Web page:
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Ordon M et al, 2012: Does the Radiologic Technologist or the Fluoroscopy Time Affect Treatment Success with Shockwave Lithotripsy?

Ordon M, Ghiculete D, Pace KT, Honey RJ
Division of Urology, St. Michael's Hospital, University of Toronto , Toronto, Canada


Abstract

BACKGROUND AND PURPOSE: The minimally invasive nature and effectiveness of shockwave lithotripsy (SWL) has made it one of the primary treatment modalities for urinary tract calculi. Several factors determining the success of SWL treatment have been studied, including stone factors (ie, location, size, and composition) and patient factors (ie, patient habitus and skin-to-stone distance). Our objective was to determine if either the assisting radiologic technologist or the amount of fluoroscopy time used has an impact on SWL success.

PATIENTS AND METHODS: We compared the outcome of 536 SWL treatments across three radiologic technologists. We also evaluated the average amount of fluoroscopy time used in treatment success vs failures in this same cohort. The outcomes measured were stone-free and successful fragmentation rate at 2 weeks and 3 months. Successful fragmentation was defined as being either stone free, having residual sand, or with an asymptomatic fragment ≤4 mm on radiography of the kidneys, ureters, and bladder.

RESULTS: The patients treated by the three different radiologic technologists were comparable with respect to body mass index, stone side and location, presence of ureteral stent, and mean stone area (mm(2)). The stone-free and successful fragmentation rates at 2 weeks and 3 months between the three radiologic technologists were not significantly different. When examining fluoroscopy time, we found a significantly greater mean fluoroscopy time was used in treatments with successful fragmentation at 2 weeks (3.16 min vs 2.72 min, P=0.0001) and 3 months (3.12 min vs 2.75 min, P=0.0015) compared with treatment failures.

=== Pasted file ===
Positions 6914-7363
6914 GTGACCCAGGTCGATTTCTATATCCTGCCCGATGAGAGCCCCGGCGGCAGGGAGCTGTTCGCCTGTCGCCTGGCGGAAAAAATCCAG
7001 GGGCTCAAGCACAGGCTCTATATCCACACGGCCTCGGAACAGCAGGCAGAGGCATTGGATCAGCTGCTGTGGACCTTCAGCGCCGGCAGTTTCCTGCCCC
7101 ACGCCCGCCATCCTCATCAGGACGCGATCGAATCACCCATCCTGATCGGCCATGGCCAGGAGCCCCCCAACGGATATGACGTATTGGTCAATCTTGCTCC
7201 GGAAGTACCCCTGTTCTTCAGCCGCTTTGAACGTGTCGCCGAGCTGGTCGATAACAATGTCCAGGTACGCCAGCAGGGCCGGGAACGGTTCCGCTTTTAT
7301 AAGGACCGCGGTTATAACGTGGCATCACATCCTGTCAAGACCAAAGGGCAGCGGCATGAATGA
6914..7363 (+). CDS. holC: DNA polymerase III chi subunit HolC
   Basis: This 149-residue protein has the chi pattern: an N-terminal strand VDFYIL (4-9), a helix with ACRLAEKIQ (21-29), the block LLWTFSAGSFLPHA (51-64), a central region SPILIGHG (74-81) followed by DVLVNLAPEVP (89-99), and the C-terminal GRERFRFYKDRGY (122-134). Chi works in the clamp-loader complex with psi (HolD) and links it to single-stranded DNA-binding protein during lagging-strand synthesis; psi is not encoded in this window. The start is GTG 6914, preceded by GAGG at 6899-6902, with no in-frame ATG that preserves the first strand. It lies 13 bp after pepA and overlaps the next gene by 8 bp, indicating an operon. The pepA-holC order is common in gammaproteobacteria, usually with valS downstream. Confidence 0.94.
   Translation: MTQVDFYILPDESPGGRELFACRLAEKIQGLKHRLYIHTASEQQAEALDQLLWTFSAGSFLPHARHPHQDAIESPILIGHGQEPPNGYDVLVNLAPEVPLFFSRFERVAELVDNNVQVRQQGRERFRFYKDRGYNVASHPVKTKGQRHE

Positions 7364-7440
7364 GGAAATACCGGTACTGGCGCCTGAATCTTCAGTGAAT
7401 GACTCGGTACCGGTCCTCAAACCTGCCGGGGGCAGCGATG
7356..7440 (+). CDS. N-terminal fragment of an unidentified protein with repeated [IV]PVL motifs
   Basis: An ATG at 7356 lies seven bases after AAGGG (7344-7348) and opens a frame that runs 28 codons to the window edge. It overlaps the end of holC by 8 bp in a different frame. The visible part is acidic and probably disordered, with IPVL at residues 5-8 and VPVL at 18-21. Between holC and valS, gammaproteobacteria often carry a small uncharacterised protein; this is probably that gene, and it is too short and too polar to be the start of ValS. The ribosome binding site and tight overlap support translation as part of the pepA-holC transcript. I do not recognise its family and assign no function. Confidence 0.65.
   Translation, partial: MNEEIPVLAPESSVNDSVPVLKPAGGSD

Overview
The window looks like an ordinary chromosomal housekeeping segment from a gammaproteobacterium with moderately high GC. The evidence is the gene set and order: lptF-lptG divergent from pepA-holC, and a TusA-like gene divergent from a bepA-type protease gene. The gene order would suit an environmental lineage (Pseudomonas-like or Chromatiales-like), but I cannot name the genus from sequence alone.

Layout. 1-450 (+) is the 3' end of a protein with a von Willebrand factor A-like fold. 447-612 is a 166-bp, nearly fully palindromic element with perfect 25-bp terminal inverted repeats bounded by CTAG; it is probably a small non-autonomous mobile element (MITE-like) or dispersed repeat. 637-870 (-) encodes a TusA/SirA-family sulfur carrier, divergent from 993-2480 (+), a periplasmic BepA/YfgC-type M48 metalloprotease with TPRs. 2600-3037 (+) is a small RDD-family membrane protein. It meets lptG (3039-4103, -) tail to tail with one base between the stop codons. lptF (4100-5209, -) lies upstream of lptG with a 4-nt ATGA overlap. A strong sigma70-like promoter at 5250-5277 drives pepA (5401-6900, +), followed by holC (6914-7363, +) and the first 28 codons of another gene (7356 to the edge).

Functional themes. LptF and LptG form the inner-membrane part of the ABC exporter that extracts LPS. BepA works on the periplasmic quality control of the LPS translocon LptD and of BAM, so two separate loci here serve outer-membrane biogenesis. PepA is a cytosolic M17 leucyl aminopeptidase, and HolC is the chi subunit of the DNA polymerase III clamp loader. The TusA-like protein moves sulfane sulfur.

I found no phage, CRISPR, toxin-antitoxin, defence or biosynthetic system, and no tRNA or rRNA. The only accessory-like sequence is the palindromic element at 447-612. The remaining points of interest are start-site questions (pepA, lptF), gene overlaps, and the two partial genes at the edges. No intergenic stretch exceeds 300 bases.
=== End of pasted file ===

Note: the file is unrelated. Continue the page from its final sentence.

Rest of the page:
CONCLUSION: The radiologic technologist did not have a significant impact on SWL treatment outcome at 2 weeks and 3 months. Successful SWL fragmentation at 2 weeks and 3 months, however, was associated with a greater amount of fluoroscopy time, suggesting that using fluoroscopy to ensure accurate targeting during SWL is important for successful fragmentation.

J Endourol. 2012 Aug;26(8):1065-9. doi: 10.1089/end.2011.0656. Epub 2012 Apr 16
PMID: 22316287 [PubMed - as supplied by publisher]

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Comments 1

Peter Alken on Monday, 09 January 2012 06:54

This is another publication on ESWL by Radiotechnicians from Canada ( see last review of 2011: Elkoushy MA, Morehouse DD, Anidjar M, Elhilali MM, Andonian S. Impact of radiological technologists on the outcome of shock wave lithotripsy. Urology.2012 Apr;79(4):777-80) Unfortunately the results are not comparable as the authors use different evaluation criteria. In the publication by Elkoushy the most experienced technician had the highest success rate and the lowest radiation time.

Peter Alken

This is another publication on ESWL by Radiotechnicians from Canada ( see last review of 2011: Elkoushy MA, Morehouse DD, Anidjar M, Elhilali MM, Andonian S. Impact of radiological technologists on the outcome of shock wave lithotripsy. Urology.2012 Apr;79(4):777-80) Unfortunately the results are not comparable as the authors use different evaluation criteria. In the publication by Elkoushy the most experienced technician had the highest success rate and the lowest radiation time. Peter Alken
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